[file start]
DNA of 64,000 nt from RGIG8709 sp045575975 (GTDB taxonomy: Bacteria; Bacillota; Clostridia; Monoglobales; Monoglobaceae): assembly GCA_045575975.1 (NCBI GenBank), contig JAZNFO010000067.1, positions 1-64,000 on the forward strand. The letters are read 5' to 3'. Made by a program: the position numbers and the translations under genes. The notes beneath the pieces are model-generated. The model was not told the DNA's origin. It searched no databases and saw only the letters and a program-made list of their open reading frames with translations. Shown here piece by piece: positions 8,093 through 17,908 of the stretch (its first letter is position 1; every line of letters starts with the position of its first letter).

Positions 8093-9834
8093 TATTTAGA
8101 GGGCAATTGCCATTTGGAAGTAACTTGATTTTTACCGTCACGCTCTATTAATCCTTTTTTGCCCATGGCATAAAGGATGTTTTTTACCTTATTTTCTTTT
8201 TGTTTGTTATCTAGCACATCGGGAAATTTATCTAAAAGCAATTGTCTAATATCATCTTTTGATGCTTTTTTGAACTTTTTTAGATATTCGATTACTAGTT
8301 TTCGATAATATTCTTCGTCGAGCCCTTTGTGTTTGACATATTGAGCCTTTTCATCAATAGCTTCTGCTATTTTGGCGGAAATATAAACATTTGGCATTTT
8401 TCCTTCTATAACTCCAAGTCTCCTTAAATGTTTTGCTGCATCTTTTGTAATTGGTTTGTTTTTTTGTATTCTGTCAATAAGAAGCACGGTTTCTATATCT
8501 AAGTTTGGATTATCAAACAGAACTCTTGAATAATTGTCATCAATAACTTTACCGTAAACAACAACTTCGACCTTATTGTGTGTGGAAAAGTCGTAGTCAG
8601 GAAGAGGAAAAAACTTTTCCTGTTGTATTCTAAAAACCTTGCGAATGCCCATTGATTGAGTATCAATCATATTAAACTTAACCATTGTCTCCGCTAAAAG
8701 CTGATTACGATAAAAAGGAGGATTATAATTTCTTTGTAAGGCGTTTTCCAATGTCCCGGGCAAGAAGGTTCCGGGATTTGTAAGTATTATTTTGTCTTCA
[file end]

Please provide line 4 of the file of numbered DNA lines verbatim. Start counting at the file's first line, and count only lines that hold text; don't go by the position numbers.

8101 GGGCAATTGCCATTTGGAAGTAACTTGATTTTTACCGTCACGCTCTATTAATCCTTTTTTGCCCATGGCATAAAGGATGTTTTTTACCTTATTTTCTTTT